In Episode One of Sexy Beasts — the new dating-show-with-a-twist that Netflix
Sexy Beasts is a reality show, and while there’s no reason to think that the Peaky Blinders remark didn’t happen spontaneously, it also serves as a reminder of something that it’s easy to forget in the streaming era: Convenience has a price. And we’re not talking about the monthly bill that hits your credit card each month for these streaming services.
Platforms like Netflix, Apple TV+ and HBO Max (depending what subscription package you pay for), among others, have made it possible for us to blissfully inject an uninterrupted feed of content directly into the pleasure center of our brains. Even better, we get to enjoy it all without the incessant interruption of commercials, that barely tolerated relic from the days when broadcast TV reigned supreme.
However, just because we’re not watching commercials anymore, now that we’ve moved the bulk of our TV viewing to streamers — that doesn’t mean we won’t find brands waiting for us there. Indeed, thanks to their aggressive countermoves worthy of Beth Harmon herself from Netflix’s The Queen’s Gambit, brands are getting increasingly creative with how they put the message they want to share in front of streaming audiences who don’t always even realize it’s there. Which is to say, advertising remains an exceedingly pervasive force that you cannot hide yourself from — not completely. Streaming fans, let it be known: You will be marketed to. Somehow, some way.
If you take a closer look, you’ll actually see that Netflix is replete with plenty more examples of this same kind of thing. All of which are attempts, both overt and subtle, to position a brand in front of viewers for maximum awareness, while also walking that fine line of not being too obvious about it and leaving a bad taste in viewers’ mouths. The prominence of Coke and the Eggo waffles brand in the hit Netflix series Stranger Things, for example, was in this same vein. As was the instance from a couple of years ago, when Netflix worked with Subway to offer a Green Eggs and Ham sub sandwhich — consisting of eggs, ham, guacamole and cheese) in connection with the Netflix Green Eggs and Ham series.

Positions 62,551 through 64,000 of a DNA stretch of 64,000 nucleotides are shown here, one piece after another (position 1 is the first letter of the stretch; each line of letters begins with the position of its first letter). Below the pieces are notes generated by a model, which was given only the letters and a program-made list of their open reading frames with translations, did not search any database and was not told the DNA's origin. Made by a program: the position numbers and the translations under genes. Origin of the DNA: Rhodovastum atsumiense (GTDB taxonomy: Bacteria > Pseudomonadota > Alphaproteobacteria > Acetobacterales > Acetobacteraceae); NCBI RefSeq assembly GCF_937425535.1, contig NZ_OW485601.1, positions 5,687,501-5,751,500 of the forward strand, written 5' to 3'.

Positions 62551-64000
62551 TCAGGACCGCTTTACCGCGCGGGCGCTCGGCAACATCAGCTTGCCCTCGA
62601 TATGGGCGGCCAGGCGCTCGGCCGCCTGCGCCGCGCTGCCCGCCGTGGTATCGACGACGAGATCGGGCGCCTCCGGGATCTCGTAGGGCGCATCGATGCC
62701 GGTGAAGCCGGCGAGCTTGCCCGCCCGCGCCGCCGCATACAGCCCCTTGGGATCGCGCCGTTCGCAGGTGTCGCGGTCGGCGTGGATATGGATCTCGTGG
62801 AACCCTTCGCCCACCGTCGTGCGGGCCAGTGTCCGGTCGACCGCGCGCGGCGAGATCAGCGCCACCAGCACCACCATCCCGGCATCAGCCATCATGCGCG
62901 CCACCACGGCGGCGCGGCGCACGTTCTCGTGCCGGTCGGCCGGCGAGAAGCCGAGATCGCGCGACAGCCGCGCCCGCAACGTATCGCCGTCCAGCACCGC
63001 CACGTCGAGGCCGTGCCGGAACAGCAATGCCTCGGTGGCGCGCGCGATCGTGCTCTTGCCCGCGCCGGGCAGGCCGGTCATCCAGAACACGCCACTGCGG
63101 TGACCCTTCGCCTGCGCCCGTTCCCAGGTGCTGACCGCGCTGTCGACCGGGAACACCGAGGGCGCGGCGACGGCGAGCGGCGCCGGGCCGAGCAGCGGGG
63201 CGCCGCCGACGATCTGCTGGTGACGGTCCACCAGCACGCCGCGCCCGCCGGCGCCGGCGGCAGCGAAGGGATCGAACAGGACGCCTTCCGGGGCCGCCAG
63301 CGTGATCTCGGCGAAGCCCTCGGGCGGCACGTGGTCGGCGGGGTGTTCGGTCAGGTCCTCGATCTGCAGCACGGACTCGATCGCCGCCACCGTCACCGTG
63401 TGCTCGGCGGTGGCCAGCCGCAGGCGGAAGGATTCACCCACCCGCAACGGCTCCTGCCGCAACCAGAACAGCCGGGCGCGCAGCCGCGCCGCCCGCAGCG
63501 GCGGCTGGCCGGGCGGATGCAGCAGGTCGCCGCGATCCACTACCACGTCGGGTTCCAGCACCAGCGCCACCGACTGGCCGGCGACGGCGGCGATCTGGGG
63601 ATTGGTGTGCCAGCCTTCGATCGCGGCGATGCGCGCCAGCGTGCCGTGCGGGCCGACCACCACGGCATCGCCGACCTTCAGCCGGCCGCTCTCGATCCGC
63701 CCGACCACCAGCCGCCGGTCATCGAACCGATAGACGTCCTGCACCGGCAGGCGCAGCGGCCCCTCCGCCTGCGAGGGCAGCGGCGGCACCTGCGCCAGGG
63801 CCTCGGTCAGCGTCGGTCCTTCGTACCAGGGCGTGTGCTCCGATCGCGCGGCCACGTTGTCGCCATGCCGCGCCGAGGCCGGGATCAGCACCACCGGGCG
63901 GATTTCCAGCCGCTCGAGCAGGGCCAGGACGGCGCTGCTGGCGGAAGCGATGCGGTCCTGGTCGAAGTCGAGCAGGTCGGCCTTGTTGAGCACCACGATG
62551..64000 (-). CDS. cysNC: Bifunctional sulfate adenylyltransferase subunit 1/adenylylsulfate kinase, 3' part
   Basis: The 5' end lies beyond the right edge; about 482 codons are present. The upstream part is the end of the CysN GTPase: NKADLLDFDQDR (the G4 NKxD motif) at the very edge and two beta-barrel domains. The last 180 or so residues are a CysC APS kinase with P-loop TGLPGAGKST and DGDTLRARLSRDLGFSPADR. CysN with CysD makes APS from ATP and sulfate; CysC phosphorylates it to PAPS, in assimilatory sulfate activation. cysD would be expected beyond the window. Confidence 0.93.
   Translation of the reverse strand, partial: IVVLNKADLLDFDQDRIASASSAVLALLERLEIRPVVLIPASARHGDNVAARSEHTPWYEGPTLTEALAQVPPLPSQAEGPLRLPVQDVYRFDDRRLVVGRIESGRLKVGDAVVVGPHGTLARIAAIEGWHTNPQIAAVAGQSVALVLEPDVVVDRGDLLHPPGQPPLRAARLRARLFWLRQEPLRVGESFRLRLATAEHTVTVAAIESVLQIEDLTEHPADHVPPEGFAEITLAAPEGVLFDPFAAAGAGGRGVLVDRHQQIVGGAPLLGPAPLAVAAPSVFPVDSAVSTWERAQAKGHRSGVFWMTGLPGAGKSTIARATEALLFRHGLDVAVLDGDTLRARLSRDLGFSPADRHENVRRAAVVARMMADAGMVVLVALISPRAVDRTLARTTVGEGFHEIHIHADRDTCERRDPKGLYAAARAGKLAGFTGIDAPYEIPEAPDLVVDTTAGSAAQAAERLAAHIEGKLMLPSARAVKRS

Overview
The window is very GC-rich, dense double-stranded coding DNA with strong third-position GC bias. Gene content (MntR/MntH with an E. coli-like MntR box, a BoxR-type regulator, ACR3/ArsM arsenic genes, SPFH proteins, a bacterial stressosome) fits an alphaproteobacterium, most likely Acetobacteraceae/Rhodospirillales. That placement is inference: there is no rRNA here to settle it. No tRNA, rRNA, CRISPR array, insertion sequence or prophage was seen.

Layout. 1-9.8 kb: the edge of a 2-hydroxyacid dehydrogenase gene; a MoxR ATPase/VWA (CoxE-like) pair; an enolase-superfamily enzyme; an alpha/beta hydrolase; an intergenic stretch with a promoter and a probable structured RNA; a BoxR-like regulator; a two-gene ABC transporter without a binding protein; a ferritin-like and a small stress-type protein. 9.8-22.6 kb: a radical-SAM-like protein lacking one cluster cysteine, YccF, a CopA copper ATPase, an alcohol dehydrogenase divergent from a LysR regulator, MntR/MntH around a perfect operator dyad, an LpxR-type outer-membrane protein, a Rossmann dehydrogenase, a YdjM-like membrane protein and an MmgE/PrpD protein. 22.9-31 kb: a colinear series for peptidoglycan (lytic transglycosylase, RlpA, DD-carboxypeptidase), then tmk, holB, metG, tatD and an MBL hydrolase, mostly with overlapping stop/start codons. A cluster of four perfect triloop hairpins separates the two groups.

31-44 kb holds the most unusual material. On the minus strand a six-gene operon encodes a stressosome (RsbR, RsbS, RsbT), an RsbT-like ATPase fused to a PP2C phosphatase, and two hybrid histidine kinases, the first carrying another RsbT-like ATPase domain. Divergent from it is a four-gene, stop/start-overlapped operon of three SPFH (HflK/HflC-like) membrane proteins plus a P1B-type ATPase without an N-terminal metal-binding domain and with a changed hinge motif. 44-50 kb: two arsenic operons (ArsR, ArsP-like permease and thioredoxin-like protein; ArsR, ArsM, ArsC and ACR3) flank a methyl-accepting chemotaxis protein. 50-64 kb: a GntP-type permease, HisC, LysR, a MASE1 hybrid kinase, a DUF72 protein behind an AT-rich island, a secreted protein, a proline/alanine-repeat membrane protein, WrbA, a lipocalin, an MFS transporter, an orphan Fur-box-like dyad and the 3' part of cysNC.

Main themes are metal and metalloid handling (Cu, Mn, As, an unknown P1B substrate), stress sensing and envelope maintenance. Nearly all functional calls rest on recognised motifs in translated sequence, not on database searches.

According to one report, Eggo actually garnered more than $200,000 in “earned media value” thanks to its high-profile presence in Stranger Things (Eggo waffles, you’ll recall, were a favorite snack of Eleven, the girl with the mysterious powers). In this case, Eggo was reportedly unaware that the brand was going to feature so prominently in Season One. But by the time the sophomore season came around, the brand was ready and waiting to pounce into action — fully prepared to now capitalize on the tie-up with the show via a mix of experiential marketing as well as campaigns on social media.
According to the research firm PQ Media, global spending on product placement is expected to jump 13.8% (compared to a mere 5.9% increase in overall marketing spend), to $23.3 million this year.
“If I’m starting to cobble together my viewing experience as a series of streaming services, I…